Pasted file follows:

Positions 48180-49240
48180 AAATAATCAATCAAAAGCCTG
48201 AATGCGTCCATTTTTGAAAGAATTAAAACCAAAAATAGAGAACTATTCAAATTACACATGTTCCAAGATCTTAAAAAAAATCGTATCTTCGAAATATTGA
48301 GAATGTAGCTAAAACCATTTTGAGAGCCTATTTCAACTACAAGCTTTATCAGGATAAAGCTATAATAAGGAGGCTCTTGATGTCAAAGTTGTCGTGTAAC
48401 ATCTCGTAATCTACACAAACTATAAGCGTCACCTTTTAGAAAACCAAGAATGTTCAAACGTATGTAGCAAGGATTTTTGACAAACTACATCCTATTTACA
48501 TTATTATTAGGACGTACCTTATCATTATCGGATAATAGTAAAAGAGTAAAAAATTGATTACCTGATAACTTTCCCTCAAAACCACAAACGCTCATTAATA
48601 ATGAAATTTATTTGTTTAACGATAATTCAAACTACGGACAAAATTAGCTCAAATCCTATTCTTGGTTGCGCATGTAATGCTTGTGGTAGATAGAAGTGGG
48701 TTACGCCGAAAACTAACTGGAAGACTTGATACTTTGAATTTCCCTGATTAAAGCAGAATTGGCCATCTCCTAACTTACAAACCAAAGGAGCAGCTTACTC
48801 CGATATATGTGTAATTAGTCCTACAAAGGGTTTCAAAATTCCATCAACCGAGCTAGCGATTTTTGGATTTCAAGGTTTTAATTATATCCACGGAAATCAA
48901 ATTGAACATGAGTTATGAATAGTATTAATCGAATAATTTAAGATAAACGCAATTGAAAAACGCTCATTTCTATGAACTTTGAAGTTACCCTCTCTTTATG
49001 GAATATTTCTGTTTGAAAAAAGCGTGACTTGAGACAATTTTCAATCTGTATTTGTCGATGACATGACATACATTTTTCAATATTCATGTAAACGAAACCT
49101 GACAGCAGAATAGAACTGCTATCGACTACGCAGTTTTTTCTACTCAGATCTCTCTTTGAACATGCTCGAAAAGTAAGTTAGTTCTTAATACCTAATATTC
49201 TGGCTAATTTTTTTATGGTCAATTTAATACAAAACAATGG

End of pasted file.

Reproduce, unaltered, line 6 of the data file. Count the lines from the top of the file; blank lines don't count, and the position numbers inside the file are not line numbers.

48501 TTATTATTAGGACGTACCTTATCATTATCGGATAATAGTAAAAGAGTAAAAAATTGATTACCTGATAACTTTCCCTCAAAACCACAAACGCTCATTAATA